TotalJobs is an online job board that’s been considered redundant by many on social media for its apparently rage-inducing advert that’s been tarnishing their YouTube experience.

The ad which has generally been confined to online video and streaming platforms has been met with a barrage of criticism and led some to take the stance of “actively boycotting [TotalJobs] because that advert is driving [them] insane.”


This particular Twitter user was one of many on the site that commented on the ‘smugness’ of the woman who got the job.

Another commented on how the “creepy, long stare the girl does in the TotalJobs ad on YouTube is enough to put me off using their service.”

It seems that TotalJobs have missed the mark with this campaign and potentially done a bit of damage to their reputation, purely through a perceivably irritating advert.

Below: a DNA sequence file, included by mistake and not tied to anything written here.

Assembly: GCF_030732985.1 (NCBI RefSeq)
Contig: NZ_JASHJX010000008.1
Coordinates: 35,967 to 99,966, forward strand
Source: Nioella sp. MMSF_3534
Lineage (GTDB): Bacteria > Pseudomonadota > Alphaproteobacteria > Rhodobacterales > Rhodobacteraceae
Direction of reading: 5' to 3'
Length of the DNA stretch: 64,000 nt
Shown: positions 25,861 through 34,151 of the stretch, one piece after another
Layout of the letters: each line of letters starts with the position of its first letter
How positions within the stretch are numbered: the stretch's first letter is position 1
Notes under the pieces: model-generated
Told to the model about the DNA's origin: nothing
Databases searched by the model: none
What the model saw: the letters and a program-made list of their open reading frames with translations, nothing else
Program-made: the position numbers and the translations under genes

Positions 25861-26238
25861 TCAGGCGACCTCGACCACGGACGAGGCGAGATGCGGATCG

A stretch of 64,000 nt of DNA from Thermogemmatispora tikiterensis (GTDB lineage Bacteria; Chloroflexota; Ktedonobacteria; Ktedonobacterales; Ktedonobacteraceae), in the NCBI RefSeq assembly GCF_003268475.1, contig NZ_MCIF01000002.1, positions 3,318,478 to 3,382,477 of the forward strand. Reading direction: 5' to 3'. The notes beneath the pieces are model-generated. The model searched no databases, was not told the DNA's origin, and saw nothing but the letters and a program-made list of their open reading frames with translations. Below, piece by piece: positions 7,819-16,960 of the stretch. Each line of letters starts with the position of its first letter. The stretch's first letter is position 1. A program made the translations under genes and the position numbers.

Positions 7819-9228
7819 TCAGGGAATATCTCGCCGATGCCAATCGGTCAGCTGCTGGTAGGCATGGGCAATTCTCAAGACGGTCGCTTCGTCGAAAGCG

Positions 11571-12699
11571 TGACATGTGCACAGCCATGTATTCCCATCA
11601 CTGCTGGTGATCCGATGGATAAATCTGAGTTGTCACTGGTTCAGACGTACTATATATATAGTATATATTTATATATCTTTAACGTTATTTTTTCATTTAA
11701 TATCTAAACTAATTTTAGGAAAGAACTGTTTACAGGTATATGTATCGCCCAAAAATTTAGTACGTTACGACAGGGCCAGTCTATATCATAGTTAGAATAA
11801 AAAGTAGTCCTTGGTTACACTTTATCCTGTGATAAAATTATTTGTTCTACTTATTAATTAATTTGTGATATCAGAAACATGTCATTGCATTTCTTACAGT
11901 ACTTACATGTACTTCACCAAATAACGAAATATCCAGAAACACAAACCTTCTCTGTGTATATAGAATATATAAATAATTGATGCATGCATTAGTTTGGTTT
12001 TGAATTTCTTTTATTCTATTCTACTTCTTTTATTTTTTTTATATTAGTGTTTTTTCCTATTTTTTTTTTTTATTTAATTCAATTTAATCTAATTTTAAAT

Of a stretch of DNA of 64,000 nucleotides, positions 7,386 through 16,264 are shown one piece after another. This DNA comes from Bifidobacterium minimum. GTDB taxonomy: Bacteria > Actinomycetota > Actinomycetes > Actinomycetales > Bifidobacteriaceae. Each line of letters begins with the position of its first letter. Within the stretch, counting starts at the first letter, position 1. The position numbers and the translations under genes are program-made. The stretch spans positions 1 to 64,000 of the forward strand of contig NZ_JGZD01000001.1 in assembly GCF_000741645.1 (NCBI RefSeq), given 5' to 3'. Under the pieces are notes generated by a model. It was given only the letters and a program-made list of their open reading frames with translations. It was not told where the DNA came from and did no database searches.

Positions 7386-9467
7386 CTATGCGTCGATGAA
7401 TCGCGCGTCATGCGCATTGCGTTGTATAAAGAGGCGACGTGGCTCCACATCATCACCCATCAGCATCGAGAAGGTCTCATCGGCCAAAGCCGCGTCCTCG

PR-wise, Instagram has had a rather abysmal summer and sadly it’s been a problem of their own making.

The rise of TikTok has led the Meta-owned site scramble to incorporate videos into its feeds and adjusted its algorithm to include more of its reels on users’ feeds.

This has been met with a real backlash by users who are fed up with seeing reels at the expense of their friends and family’s photos, which led to 21-year-old photographer Tati Bruening starting a powerful ‘Make Instagram, Instagram Again’ campaign.

This campaign garnered a lot of support and among its proponents were Kim Kardashian and Kylie Jenner who shared the graphic on their stories which would’ve reached a large proportion of their 700 million followers.